Safe Work Australia has released a new work health and safety (WHS) guide to assist persons conducting a business or undertaking (PCBUs) to prevent sexual harassment in the workplace. The Preventing Workplace Sexual Harassment Guide provides practical guidance to help PCBUs meet their obligations under WHS laws to eliminate risks to health and safety of workers, so far as reasonably practicable. It does this by providing PCBUs with steps they can follow to prevent and respond to workplace sexual harassment. While the steps outlined in the guide are not mandatory, they establish a minimum standard that PCBUs must meet in order to discharge this duty.
An investigative report by the Retail and FastFood Workers Union reveals an “endemic culture of gender discrimination and sexual harassment” at Australian retailer, JB Hi-Fi. 83% of the 200 employees surveyed had experience at least one form of gendered harassment, including talk of hiring female staff based on appearance, comments about the bodies of female staff or customers, and use of gendered insults to insult female staff. Over half of staff had received unwelcome advances, touching, or invitations to go on dates. Nearly a quarter of respondents had received sexually explicit emails or messages and almost 20 per cent of responses had experienced requests for sex. The report states that these responses indicate a substantial disconnect between the experiences in the workplace and the value given to the contribution and work of women. Respondents had lost complete faith in JB Hi-Fi’s ability to deal with gender-based discrimination.
Amid a wider debate about the culture of parliaments following allegations a Liberal staffer, Brittany Higgins, was raped by a colleague, the Victorian Parliament has proposed a revamp of the laws governing politician’s behaviour. The power to fine, suspend or expel an MP could be handed to a new independent commissioner who would be able to bypass the Parliament and, for the first time, sanction rule-breaking MPs. An alternative proposal suggests the Commissioner, expected to be a former judge, could make a recommendation to Parliament about the appropriate sanction and the Legislative Assembly choose whether to impose it. The impetus for better protections for political staff was Prime Minister Scott Morrison’s agreement to commission an independent review into the workplace culture inside Parliament House in Canberra.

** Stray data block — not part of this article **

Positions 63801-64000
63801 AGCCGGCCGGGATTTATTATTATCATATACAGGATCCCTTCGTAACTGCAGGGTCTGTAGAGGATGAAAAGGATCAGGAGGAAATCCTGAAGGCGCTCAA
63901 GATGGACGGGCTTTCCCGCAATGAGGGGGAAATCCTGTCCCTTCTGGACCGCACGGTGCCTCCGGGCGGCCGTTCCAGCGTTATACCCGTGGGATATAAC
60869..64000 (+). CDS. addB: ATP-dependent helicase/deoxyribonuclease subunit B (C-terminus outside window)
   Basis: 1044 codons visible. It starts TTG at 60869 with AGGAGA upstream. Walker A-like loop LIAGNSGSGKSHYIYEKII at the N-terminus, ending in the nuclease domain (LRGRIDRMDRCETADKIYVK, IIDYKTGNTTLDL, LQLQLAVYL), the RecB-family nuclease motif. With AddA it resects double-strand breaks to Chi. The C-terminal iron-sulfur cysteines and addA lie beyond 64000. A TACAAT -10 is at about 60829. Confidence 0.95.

According to a confidential 2020 staff survey of the department’s employees, bullying and sexual harassment are rife in the House of Representatives. The survey was completed by 124
staff of the Department of the House of Representatives. It outlines employee issues including working conditions during the COVID-19 pandemic and workplace flexibility. 13 per cent of respondents said they had experienced discrimination “on the basis of my background or a personal characteristic.” Gender was among the most common reasons cited for the discrimination. 11 per cent said they had been subjected to harassment or bullying in the department. Notably, many responses include an accusation that formal complaints are met with no investigation or punishment from above. The findings of the survey have led to calls for mandatory sexual harassment and bullying training for all MPs and senior staff, and the establishment of a complaints process that guarantees independence.